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Bakker and Women 3 (merged topic)


JGP

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[quote post='1692851' date='Feb 20 2009, 08.49']Books are misogynist/no world is misogynist/

repeat throughout thread[/quote]

People seem to be wasting time on pedantic definitions over and over again. Yes, obviously the setting is misogynistic. Does this mean the books themselves are misogynistic? Think of a book like the power of one, its set in a racist setting, is it a racist book? No, you'd be retarded to say so. It would be a racist book if it supported said racism.

Bakkers books Are Bakkers books endorsing misogyny? If you don't think so then the books to you are not misogynist, if you think they are endorsing it then yes the books to you are misogynist. I myself find it hard to conceive how someone could come to believe the latter but if some manage to do so its because they've got it wrong, just as if they did the same for a book like lolita or the power of one.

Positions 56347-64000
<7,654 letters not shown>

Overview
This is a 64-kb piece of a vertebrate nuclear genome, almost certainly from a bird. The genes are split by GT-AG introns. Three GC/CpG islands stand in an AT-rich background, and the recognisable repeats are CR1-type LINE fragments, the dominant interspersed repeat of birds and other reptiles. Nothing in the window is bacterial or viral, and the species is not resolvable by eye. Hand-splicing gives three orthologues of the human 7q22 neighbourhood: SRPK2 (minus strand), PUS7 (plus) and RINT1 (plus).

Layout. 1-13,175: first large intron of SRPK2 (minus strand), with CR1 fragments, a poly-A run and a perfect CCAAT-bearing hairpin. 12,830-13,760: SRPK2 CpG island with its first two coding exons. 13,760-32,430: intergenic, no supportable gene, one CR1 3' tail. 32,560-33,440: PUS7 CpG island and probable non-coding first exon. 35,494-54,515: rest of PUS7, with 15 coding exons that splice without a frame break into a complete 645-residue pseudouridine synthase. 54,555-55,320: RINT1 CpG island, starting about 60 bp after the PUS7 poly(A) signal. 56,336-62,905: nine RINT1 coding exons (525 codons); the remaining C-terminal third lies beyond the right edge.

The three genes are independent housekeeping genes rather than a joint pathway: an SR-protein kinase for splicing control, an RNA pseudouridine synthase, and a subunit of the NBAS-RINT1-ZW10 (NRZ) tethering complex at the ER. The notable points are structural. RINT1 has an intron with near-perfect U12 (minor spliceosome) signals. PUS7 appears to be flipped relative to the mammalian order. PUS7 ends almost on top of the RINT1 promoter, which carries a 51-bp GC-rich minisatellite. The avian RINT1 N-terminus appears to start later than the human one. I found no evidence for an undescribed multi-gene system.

To add, even if some see it one way and others another, what of it?
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[quote name='Finn' post='1693007' date='Feb 19 2009, 16.15']I think you're missing my point. I'm not here to condemn - or offer absolution to - any work of fiction. It isn't clear at all to me that Lolita, for instance, is "OK." I think it is precisely the point of Lolita that it might not be OK. [b]Works that are designed to provoke, provoke. [/b] I think Terraprime said it well:


I can imagine Bakker thinking that if you want to make an omelet, you've got to break some eggs. Well and good, but let's not act as if eggs have not been broken.[/quote]


This.